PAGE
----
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The Life and Times of Manekji Limji Hataria

The Fight for Zoroastrian Civil Rights in Iran


By: Dr. Rashna Writer

Contemporary Zoroastrians: An Unstructured Nation,

(University Press of America, Lanham MD 1994), pp. 41-47



Manikchi-limji-hataria.jpg (98601 bytes)

   Zoroastrian scholar and civil activist Manekji Limji Hataria (1813-1819)

(Click to enlarge)


There can be no doubt of the severe hardships suffered by the Zoroastrians of Iran from the inception of Islamic rule in that country. Even though there was the most limited contact between the Zoroastrians of Iran and India (the exchange of treatises between 1478 and 1768; and Dastur Jamasp-i Vilayati of Kerman’s visit to Surat in 1720), once the Parsis began to flourish in British India they turned their attention to their kinsmen in Iran. One particular event which served as catalyst was the marriage of the beautiful Iranian Zoroastrian lady, Gulistan, to the Parsi, Framji Bhikaji Panday.


Gulistan’s reminiscences of the suffering of her people in Iran , inspired her husband Framji to aid `with body, mind and money’ those Zoroastrians who came to Bombay from Iran , and it is said that he earned the title `the father of the Irani Parsis’. Their eldest son Burjor, started a fund to assist Irani Zoroastrian refugees, and in 1854 another son, Mehrwan, started a fund for such assistance which came in turn to be referred to as the Society for the Amelioration of the Condition of the Zoroastrians in Persia (henceforth Amelioration Society). Manekji Limji Hataria was the first and the most outstanding emissary the Amelioration Society sent to Persia in 1854 to assess and report back to Bombay on the condition of the Persian Zoroastrians. This event opened another chapter in Zoroastrian history, one which testifies to the determination of these peoples to overcome odds through mutual assistance, with those better off within the community coming to the help of their less fortunate kinsmen.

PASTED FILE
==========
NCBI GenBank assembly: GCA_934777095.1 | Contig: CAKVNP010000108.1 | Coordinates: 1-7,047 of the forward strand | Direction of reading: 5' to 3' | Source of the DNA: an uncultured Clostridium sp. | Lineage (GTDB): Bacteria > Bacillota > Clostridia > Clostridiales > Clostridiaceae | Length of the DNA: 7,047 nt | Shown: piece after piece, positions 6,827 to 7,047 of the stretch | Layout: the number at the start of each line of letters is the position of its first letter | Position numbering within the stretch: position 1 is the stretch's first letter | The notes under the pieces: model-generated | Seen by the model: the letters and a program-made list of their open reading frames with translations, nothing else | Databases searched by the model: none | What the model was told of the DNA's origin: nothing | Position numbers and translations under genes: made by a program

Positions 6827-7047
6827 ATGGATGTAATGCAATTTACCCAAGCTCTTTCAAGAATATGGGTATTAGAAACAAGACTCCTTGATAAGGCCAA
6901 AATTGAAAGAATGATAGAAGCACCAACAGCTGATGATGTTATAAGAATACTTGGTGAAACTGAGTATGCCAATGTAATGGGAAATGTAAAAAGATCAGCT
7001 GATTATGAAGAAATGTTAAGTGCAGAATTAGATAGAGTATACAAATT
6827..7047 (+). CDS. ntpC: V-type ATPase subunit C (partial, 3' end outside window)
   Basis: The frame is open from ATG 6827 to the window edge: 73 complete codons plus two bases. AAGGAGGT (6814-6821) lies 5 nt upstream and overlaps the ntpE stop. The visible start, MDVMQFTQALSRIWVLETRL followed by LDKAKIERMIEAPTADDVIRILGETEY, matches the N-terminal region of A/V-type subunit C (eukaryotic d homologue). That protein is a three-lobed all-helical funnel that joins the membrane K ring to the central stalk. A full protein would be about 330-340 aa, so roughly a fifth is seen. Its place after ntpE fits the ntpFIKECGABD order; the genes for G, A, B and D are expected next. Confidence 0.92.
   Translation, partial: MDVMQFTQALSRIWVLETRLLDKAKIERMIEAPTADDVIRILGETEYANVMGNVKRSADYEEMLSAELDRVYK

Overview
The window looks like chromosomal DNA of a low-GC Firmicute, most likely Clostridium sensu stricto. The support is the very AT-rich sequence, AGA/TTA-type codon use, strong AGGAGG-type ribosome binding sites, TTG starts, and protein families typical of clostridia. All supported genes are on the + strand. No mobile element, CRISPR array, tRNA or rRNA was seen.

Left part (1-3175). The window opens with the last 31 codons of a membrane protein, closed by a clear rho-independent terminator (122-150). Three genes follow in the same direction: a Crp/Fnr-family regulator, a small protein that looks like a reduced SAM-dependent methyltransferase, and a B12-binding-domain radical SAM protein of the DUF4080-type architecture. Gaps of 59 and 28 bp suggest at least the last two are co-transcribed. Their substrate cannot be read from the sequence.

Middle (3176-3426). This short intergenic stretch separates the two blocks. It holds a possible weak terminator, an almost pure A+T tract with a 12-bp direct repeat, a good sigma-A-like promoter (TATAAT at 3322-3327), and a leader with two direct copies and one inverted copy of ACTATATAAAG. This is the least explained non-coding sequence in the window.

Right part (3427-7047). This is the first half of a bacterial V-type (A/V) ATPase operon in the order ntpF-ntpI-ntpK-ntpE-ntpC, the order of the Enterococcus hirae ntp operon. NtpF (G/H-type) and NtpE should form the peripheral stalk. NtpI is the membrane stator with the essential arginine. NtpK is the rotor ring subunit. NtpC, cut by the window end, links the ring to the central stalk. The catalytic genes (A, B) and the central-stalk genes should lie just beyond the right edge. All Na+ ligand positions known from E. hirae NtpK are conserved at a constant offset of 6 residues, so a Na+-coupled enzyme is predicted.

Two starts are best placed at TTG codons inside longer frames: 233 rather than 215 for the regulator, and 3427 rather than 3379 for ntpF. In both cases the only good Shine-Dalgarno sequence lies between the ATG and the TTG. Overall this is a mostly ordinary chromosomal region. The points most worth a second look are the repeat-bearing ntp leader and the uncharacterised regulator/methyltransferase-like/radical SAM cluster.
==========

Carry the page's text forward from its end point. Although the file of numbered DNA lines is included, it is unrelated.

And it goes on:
Manekji laboured on behalf of the Iranian Zoroastrians until his death in 1890. He notified the Amelioration Society in Bombay of the Zoroastrian population of Iran in 1854: Yazd and its surroundings had a total of 6,658; Kerman had 450, and in Tehran there were 50 Zoroastrians. A few families in Shiraz were noted. The severe reduction in numbers of Zoroastrians in Kerman was traced to the Afghan invasion of 1719.


Manekji applied himself to the religious and socio-political needs of his Persian kinsmen. Their conditions of misery and poverty must have astonished him, coming as he did from the affluent Indian stronghold of Zoroastrianism in Bombay . He undertook the repair of the Atash Bahram building in Yazd in 1855; in 1857 the Atash Bahram at Kerman was rebuilt, through the agency of Hataria and the `…help of the charitable gift of those endowed with liberality, the community of the Zoroastrians of India, who are of the race of the ancient Persians of Iran, by the agency and efforts of the behdin of lauded conduct, Manekji, son of the late blessed Limji Hushang Hataria of India, by race a Persian’. In addition, hataria had repaired the village adurans at Qanat-ghesan near Kerman , and Khorramshah outside Yazd . He also had new dakhmas built at Yazd and Kerman and at Sharifabad by 1864, and in 1865, a small dakhma at Qanat –ghesan. The upholding of religious traditions was thereby boosted by these efforts which were funded by the Amelioration Society of Bombay.